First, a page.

Microsoft mentors help BU students set sights on computer vision

 |   MSNE Staff

Here at Microsoft New England we are fortunate to be surrounded by some of the nation’s best colleges and universities. We regularly seek opportunities to collaborate with these local institutions so both students and MSNE employees can learn from each other, and to inspire students to discover a passion for tech.

Each semester our employees volunteer to mentor undergraduate and graduate students completing a capstone-like project in a Cloud Computing course at Boston University and Northeastern University. We’re one of several local tech companies that submit a project proposal for students studying computer science and computer engineering to translate their academic course experience into solving real-world cloud computing challenges.

This semester, three members of our Azure AI team presented students with a computer vision project, based on cutting edge technology called deep learning for image classification, object detection, and image similarity. With support from our mentors, five students were tasked with building a website that allowed for easy selection and upload of images, sending these images to a custom REST API on Azure, and lastly receiving and visualizing the output of the API call. The course culminates in a final poster presentation.

A screenshot of the students’ website featuring Microsoft image identification software.
A screenshot of the students’ website featuring Microsoft image identification software.

This in-depth project called on students to develop a variety of skills, including JavaScript, model deployment to the cloud, and developing a public Github “pull request” process to contribute code back into the Microsoft Computer Vision Best Practices repository. The repository is part of MSNEs initiative to share our work and learning with the open-source community, and already has over 2,400 stars on Github.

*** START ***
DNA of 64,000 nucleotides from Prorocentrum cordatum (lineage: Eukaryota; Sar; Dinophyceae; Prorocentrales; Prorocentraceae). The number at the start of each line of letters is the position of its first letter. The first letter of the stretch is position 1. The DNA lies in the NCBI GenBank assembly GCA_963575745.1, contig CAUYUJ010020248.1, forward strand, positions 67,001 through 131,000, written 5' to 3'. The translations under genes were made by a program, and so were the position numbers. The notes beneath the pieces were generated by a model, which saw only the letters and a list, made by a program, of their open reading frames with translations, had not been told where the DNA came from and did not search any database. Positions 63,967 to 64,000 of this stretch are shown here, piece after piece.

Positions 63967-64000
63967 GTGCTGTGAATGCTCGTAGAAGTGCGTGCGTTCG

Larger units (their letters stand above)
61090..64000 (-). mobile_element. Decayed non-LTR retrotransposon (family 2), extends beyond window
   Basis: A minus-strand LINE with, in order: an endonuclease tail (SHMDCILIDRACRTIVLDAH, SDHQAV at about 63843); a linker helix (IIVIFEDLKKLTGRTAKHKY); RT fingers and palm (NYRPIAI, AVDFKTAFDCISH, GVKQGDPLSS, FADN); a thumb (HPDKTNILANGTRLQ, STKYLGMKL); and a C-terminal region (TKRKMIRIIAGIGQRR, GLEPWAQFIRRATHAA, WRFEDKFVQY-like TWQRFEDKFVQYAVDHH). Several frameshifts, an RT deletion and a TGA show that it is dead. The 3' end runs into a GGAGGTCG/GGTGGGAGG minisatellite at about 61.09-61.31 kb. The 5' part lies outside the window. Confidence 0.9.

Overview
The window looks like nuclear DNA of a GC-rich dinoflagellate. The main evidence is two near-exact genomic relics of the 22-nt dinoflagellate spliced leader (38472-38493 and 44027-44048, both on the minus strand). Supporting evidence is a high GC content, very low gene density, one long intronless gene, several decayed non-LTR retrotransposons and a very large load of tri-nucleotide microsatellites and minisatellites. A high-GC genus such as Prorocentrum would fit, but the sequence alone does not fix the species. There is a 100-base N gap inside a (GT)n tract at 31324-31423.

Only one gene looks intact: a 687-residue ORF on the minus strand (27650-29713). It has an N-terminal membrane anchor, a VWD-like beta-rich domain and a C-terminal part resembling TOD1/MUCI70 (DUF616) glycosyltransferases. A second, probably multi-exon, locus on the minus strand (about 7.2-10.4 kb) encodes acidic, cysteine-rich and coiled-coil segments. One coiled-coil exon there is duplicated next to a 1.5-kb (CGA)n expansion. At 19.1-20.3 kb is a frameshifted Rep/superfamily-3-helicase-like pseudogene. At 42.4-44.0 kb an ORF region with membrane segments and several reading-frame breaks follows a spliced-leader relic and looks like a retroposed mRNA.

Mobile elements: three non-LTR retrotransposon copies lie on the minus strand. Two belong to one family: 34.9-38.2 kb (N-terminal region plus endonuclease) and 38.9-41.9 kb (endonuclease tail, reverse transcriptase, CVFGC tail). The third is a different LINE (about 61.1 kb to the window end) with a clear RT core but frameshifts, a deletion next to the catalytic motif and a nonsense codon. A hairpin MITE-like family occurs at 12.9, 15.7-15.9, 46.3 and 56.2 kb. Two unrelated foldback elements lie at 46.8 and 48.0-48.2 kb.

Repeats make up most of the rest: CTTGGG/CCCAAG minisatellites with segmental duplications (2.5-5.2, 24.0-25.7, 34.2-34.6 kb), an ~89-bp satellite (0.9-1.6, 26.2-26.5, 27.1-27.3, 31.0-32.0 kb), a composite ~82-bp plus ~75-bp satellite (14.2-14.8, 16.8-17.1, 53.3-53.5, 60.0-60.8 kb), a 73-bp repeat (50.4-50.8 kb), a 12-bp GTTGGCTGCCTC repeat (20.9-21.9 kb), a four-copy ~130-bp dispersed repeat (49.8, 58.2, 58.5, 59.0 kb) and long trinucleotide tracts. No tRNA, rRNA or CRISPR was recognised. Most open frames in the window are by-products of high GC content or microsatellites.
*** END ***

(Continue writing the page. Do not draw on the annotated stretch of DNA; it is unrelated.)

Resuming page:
“Contributing code publicly like this was a first for all of us and much more involved than we could have imagined,” said Kelly Lee, a student at BU studying computer engineering.

The students each spent over 10 hours per week on this project, which was a heavy lift on top of their other coursework. A significant challenge to overcome was the varying skill levels and programming backgrounds of each student. The group needed to find ways to effectively work together, with the support of their MSNE mentors.

“Our mentors were very helpful and patient with us, while also keeping expectations high,” Kelly said. “They asked a lot of us and were good coaches — they let us struggle and learn on our own, but were always ready to lend a hand when we were really stuck.”

The students presented their final project through a Teams call.
The students presented their final project through a Teams call.

The rewards for completing this project go beyond the students’ valuable new cloud computing and data science skills: the students get a taste of real-world computer science work, and they make valuable connections at Microsoft that will benefit their career.

“It was nice getting exposure to work being done in a real, large, well-respected company and feeling like we were actually contributing,” Kelly said.

“I think it’s an amazing program,” said mentor Patrick Buehler, a principal data scientist here at Microsoft. “The fact that students can see how companies work, get an idea perhaps for their own interests once they graduate, have something to add to their resume as work experience, and finally also collect course credits. I wish it existed when I was working on my PhD. It opens the door to [Microsoft] and looks great on the resume.”

It’s also a valuable program for the Microsoft mentors themselves. “It was fun for us as mentors, and it was good to see how excited they are [to learn],” Patrick shared. Mentors spend about two hours per week advising students on the final project that will be used by Microsoft and our customers. “The website that they built is something I’ve been wanting to do for a long time, but could never find the time.”

Orran Krieger, professor of Electrical and Computer Engineering at BU, began the Cloud Computing course in 2015 with fellow professor Peter Desnoyers as an experiment. “I was so frustrated that there was no safe place (i.e., outside of internships) where [new college grads] learned Agile and learned to work as a team,” he says. Since then, interest has grown: the waiting list is twice as long as the number of students Krieger can accept into the course. “It’s a ton of work, but it’s gotten insanely popular… Having great mentors is probably the most critical part of this.”

We’re proud of each student’s hard work this semester, and of each mentor’s commitment to supporting the next generation of technology leaders.

Microsoft’s mission is to empower every person and every organization on the planet to achieve more. Every day, the innovative technology we create here takes that mission to new and exciting places and impacts the lives of millions of people around the world. Learn more about life at Microsoft New England.